Engineering Education Research

The School of Engineering Education's extensive research program offers national leadership in building the scholarly discipline of engineering education, and it provides a strong foundation for our graduate program and INSPIRE (Institute for P-12 Engineering Research and Learning). Research areas span a range of categories; see below for representative topics.

Knowing our students
  • diversity: race/ethnicity, class, and gender
  • large-scale data analysis
  • motivation and careers in STEM
  • P-12 engineering education
  • developmental engineering
  • recruitment, retention, and student success
  • self-efficacy and career identity building
Engineering ways of thinking, knowing, and doing
  • engineering epistemologies
  • adaptive expertise in engineering context
  • design thinking and engineering decision-making
  • global engineering and international perspectives
  • mathematical thinking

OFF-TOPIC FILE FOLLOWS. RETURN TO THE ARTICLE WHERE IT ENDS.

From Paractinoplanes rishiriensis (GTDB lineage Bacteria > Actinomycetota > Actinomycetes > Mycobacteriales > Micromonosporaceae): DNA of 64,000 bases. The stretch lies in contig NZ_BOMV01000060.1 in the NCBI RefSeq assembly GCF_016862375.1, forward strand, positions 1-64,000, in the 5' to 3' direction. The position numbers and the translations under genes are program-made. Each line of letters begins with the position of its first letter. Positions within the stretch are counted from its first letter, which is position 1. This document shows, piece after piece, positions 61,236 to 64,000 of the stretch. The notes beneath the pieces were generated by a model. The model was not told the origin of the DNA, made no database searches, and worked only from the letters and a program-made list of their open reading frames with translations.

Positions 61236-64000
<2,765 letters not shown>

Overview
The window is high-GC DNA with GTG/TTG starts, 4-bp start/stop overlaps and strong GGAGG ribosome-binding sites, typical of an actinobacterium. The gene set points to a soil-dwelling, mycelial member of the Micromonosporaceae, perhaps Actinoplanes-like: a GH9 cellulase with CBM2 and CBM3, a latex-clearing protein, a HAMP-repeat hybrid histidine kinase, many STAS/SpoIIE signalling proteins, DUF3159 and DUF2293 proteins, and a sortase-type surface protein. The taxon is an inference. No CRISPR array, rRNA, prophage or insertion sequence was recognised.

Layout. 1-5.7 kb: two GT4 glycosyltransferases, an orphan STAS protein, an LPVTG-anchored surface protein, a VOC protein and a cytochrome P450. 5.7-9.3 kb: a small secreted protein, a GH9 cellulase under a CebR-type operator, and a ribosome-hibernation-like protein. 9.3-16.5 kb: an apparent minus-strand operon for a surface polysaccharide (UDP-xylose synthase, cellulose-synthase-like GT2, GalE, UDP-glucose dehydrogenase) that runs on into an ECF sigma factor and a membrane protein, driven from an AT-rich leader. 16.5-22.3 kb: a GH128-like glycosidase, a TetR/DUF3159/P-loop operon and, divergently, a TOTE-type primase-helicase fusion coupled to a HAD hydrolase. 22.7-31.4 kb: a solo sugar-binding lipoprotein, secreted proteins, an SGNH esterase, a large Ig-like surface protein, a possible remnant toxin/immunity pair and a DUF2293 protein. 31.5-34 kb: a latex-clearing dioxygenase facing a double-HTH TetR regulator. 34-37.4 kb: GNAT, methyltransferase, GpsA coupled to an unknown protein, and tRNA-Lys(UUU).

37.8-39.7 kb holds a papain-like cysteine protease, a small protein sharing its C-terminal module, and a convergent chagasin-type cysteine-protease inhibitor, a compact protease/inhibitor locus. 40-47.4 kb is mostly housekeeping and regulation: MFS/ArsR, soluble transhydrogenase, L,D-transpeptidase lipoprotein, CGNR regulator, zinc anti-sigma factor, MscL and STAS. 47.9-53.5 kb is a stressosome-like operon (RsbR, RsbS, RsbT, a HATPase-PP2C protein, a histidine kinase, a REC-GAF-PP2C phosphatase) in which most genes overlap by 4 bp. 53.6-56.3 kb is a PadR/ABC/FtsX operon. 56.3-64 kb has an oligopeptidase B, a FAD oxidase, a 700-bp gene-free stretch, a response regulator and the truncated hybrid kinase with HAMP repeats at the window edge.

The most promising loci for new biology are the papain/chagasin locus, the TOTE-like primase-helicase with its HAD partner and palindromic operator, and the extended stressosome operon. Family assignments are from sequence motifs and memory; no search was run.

• thinking and working in multi-, inter-, and transdisciplinary ways
Supporting and assessing engineering learning
  • conceptual change and concept inventories
  • cyberlearning and cyber-environments
  • design of learning environments
  • instrument design and survey development
  • learning in out-of-school and informal environments
  • models and modeling
  • service and experiential learning
  • teaming and collaborative learning
Transforming engineering education systems
  • theories of change for engineering education
  • history and nature of engineering
  • leadership and policy
  • evolution of the engineering education research community
  • faculty and graduate student professional development

Many of these research activities can be mapped to the research agenda defined in the Steering Committee of the National Engineering Education Research Colloquies' Special Report "The Research Agenda for the New Discipline of Engineering Education," Journal of Engineering Education, 94(4), pp. 257-261 (2006).